Most of the rental applicants you encounter will have some history of past tenancies. However, there will be those occasions when you come upon first-time renters, typically recently graduated college students who are seeking their first apartment. Unfortunately these renters do not have a rental history, but that does not mean that you should automatically disqualify them from consideration. TenantAlert.com can show you what tenant verification checks you can still make, and we’ll also suggest steps that you and the applicant can take to ensure a good landlord-tenant relationship.
Most students will have at least one credit card, and thus there will be a credit history. This means that you can request a Tenant Credit Report. This report will provide information such as what accounts have been opened, credit limits, payment histories, and the amount of student loans that need to be repaid. An employment verification report will provide you with the applicant’s employment history, indicating positions, companies, salary history, and current employment status. If the applicant has just begun a new job, you will want to ask for references from the current employer. Also to consider is that ideally the rent-to-income ratio should be no higher than 35 percent, so you will need to determine whether the applicant is making a sufficient amount of income to cover the rent in full every month. If not, and you view the applicant favorably, you may request that someone (such as a parent) co-sign the lease.
Perhaps, given the applicant’s age, you will be inclined to think that there cannot be a history of criminal misconduct. But we suggest that you take advantage of our advanced Tenant Screening Reports which can uncover such things as whether the applicant has a criminal background, which will specify the nature of the crimes (including any sex offender violations), when they occurred, and the applicant’s current status; whether he or she has committed Social Security number fraud; or written bad checks.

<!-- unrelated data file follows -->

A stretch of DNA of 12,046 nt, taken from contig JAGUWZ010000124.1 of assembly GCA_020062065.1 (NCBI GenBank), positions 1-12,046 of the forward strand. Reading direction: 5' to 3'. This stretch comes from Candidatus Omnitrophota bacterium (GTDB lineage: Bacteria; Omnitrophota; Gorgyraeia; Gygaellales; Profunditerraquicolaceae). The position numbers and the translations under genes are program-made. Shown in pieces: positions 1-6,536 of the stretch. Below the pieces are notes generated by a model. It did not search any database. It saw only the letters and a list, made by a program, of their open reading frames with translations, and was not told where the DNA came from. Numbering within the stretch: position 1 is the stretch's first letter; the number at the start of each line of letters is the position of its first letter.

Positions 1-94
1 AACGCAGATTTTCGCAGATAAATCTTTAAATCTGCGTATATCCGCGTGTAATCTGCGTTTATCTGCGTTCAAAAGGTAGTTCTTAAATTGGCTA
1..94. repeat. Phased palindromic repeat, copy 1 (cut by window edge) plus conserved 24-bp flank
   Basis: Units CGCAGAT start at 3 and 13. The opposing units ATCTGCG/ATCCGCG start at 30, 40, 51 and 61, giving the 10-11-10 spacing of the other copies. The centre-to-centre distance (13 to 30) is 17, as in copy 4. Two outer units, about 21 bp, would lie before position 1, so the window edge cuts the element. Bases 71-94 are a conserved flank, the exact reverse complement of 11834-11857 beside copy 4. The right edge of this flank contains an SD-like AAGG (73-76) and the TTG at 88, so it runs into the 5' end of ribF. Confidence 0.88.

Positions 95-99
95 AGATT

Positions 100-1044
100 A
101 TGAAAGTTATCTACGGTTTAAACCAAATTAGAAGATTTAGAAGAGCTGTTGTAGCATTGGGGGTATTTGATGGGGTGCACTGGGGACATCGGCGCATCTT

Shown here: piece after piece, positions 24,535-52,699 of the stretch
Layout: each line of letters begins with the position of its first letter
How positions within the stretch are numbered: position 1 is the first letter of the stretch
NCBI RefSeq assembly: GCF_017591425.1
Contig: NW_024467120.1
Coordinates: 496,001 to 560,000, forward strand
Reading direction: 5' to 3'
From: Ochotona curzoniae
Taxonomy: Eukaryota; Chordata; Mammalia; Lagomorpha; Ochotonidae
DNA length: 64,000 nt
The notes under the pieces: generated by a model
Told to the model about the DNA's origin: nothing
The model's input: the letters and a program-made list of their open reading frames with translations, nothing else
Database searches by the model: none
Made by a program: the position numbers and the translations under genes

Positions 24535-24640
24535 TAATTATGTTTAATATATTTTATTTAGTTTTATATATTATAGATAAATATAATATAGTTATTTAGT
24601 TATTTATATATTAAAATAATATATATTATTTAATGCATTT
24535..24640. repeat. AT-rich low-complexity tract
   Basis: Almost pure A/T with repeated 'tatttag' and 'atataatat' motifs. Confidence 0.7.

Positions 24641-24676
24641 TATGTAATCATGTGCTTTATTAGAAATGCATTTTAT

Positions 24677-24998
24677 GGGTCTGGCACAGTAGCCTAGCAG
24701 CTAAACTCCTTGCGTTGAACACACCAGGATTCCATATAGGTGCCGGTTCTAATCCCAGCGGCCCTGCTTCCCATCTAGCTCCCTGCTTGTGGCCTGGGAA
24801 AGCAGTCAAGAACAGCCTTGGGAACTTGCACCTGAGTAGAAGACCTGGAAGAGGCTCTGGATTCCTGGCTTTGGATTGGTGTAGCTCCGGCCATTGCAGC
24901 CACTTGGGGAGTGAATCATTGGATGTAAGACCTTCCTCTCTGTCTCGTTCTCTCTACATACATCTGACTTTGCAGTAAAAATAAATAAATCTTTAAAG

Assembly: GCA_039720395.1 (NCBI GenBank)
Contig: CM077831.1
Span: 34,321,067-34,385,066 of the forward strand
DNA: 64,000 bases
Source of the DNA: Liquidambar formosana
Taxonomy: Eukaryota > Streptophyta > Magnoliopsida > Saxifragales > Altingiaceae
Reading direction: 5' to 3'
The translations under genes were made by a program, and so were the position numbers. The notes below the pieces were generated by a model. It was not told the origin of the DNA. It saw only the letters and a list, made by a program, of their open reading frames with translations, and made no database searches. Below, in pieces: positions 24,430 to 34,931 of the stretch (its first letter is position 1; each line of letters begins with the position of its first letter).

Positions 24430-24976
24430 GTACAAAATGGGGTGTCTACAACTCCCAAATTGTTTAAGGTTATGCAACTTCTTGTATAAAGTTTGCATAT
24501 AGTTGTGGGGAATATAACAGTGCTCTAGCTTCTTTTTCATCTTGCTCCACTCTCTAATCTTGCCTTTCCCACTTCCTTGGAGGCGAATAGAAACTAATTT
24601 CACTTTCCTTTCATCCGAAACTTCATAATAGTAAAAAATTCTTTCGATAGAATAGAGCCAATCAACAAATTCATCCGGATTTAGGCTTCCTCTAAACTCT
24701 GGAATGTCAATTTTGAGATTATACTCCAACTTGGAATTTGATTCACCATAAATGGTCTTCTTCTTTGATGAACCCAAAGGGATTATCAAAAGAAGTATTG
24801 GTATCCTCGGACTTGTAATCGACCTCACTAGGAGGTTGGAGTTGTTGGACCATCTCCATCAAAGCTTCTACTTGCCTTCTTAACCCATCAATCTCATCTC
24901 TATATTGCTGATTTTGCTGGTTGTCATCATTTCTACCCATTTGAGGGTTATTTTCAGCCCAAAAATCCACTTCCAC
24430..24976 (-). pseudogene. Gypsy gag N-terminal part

You may also request college transcripts from the rental applicant. This will allow you to see whether he or she graduated on time and was a good student. Another idea that some landlords favor is to demand a greater security deposit (but note that in some states there is a limit as to what can be charged), or an additional month’s rent paid in advance. Lastly, request at least three references—for example, from current or past employers or teachers—and call each to gain a better picture of the applicant.
In the end, your task is to find the best possible tenants for your rental unit. With the help of TenantAlert.com, we can provide you with the necessary tenant screening reports to make an informed decision about first-time renters. And bear one last thing in mind: if you have multiple apartment buildings, or various types of rentals, by uncovering an excellent young tenant he or she may be with you for many years.